Original URL: http://www.theregister.co.uk/2008/10/02/fielding_rest_cmis/

IBM, EMC, Microsoft blasted for 'REST rip-off'

Not just 'idiotic' - 'misleading' too

By Gavin Clarke

Posted in Software, 2nd October 2008 23:07 GMT

IBM, EMC, Microsoft and others have been blasted by the father of Representational State Transfer (REST) for making "misleading" and "idiotic" claims about a proposed specification for applications to talk to different vendors' content management systems (CMS).

Picking on last month's over-hyped Content Management Interoperability Services (CMIS) Specification announcement, Roy Fielding has said he's getting tired of big companies making "idiotic claims about REST and their so-called RESTful architectures".

Fielding appears to feel CMIS has been mischaracterized as a RESTful protocol while it's been tailored to accessing data repositories of legacy document management systems - not the hallmark of REST.

"The only similarity between CMIS and REST is that they both have four-letter acronyms," Fielding said.

Fielding also slammed overzealous IBM and EMC marketing drones for deliberately misleading people by calling CMIS a standard when it's still a work in progress. CMIS was only last month submitted to OASIS for ratification as a standard. Members of the fourth estate also got it in the neck for reporting on CMIS without being able to tell the difference between a standard and a "standards effort".

Fielding, an Apache Software Foundation co-founder, defined REST in his seminal 2000 University of California dissertation Architectural Styles and the Design of Network-based Software Architectures. REST describes an architecture for a system where users pass through different pages on the web. It relies on standards such as HTTP, URL, XML, jpeg and so on.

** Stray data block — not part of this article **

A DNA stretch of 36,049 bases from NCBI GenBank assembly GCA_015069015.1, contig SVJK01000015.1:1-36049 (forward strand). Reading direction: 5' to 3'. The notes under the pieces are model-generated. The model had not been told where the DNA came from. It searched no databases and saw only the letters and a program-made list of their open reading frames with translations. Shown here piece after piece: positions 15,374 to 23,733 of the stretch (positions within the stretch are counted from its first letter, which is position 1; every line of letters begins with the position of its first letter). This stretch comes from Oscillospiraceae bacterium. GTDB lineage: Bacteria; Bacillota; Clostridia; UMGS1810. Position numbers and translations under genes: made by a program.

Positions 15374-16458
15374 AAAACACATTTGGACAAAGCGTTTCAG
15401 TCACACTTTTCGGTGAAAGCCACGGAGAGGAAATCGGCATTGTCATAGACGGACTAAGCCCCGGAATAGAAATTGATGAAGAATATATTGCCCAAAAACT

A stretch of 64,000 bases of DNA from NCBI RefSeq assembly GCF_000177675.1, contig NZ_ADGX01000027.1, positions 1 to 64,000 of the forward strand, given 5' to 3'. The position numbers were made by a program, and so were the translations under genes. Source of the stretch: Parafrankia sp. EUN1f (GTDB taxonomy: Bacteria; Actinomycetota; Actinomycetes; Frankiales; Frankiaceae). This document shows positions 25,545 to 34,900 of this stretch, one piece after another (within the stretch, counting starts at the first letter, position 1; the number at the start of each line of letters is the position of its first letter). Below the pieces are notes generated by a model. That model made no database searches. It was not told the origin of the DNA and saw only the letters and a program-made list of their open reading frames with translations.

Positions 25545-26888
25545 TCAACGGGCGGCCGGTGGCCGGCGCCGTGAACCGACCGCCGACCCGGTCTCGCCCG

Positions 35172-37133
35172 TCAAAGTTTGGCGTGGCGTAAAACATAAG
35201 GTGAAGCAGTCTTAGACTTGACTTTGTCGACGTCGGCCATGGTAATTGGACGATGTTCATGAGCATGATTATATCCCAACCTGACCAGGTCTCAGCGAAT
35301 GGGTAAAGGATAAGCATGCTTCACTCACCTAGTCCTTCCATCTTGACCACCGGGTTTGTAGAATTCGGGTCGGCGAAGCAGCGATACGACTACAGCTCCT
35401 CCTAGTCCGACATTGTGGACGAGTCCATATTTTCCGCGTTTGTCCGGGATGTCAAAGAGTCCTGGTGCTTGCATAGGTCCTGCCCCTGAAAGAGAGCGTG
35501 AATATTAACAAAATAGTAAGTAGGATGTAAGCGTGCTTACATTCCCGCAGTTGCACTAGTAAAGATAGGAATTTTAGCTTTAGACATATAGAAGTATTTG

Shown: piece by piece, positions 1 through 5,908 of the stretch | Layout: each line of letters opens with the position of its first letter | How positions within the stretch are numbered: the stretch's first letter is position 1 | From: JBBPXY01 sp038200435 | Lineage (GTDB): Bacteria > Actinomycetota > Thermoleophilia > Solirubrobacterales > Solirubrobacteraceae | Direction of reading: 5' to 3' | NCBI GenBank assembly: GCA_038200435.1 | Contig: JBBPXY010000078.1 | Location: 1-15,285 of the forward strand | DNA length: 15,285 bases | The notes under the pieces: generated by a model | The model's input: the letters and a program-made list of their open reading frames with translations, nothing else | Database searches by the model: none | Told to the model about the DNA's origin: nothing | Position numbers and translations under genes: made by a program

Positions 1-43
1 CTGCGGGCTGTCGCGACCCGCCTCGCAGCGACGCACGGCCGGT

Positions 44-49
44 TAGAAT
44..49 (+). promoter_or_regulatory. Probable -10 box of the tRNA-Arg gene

The crux of Fielding's problem with CMIS from the architectural perspective seems to be that CMIS is geared to a very specific use: accessing data and folders in vendors proprietary databases while REST is considered a general web architecture using open web standards.

Following on from this, CMIS pays just lips service to REST by employing a RESTlike protocol called AtomPub, which he seems to feel has been added for "marketing reasons" along with WSDL.

Fielding called CMIS a Web Services interface that's a "thin veneer" on RDBMS-based data repositories - little surprise given those backing the specification are database, CMS and business application vendors. CMIS is a "classic example of what happens when a control-oriented interface is slapped onto an HTTP-based protocol instead of redesigning the interface to be data-oriented," he said.

According to Fielding REST was a buzzword used to announced CMIS.

Fielding appears to believe CMIS has more in common with the family of Web Services specs Microsoft and IBM developed and have driven, which have been affixed with the WS* moniker.

"It [CMIS] should be "renamed WS-DMS and tossed on the same pile of other specs from that genre" Fielding said.®